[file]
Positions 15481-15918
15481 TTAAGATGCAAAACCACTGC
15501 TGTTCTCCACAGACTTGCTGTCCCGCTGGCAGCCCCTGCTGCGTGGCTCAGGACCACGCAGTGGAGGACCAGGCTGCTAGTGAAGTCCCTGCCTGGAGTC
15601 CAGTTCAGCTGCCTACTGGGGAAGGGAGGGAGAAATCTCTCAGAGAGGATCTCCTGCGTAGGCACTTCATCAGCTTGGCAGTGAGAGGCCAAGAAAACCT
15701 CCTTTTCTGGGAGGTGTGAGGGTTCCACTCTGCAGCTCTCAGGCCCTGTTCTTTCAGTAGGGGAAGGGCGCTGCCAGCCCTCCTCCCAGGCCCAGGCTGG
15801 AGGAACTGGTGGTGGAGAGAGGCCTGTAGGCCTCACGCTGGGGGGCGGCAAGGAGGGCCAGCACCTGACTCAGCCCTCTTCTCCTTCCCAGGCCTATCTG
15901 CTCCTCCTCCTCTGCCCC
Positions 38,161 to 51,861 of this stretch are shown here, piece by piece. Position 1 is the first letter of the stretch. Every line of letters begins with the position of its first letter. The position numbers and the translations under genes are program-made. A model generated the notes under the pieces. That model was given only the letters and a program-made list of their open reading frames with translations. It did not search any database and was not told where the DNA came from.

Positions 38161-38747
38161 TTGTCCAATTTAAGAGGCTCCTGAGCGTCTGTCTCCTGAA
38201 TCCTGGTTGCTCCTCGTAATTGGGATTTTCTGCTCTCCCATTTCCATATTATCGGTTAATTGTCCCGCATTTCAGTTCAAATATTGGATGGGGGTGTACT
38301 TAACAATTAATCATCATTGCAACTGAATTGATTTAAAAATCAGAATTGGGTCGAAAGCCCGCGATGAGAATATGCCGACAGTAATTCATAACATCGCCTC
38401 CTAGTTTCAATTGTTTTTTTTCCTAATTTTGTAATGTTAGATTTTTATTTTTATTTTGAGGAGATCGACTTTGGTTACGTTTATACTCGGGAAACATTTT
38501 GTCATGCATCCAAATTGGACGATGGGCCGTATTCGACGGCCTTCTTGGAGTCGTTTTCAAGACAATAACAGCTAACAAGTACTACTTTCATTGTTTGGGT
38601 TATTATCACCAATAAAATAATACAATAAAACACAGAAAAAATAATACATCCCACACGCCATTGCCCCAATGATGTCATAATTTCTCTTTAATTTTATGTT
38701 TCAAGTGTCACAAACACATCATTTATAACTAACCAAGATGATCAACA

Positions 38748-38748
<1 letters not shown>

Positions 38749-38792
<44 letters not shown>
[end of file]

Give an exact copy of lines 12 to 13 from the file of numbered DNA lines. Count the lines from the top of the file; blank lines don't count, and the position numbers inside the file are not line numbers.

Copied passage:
38301 TAACAATTAATCATCATTGCAACTGAATTGATTTAAAAATCAGAATTGGGTCGAAAGCCCGCGATGAGAATATGCCGACAGTAATTCATAACATCGCCTC
38401 CTAGTTTCAATTGTTTTTTTTCCTAATTTTGTAATGTTAGATTTTTATTTTTATTTTGAGGAGATCGACTTTGGTTACGTTTATACTCGGGAAACATTTT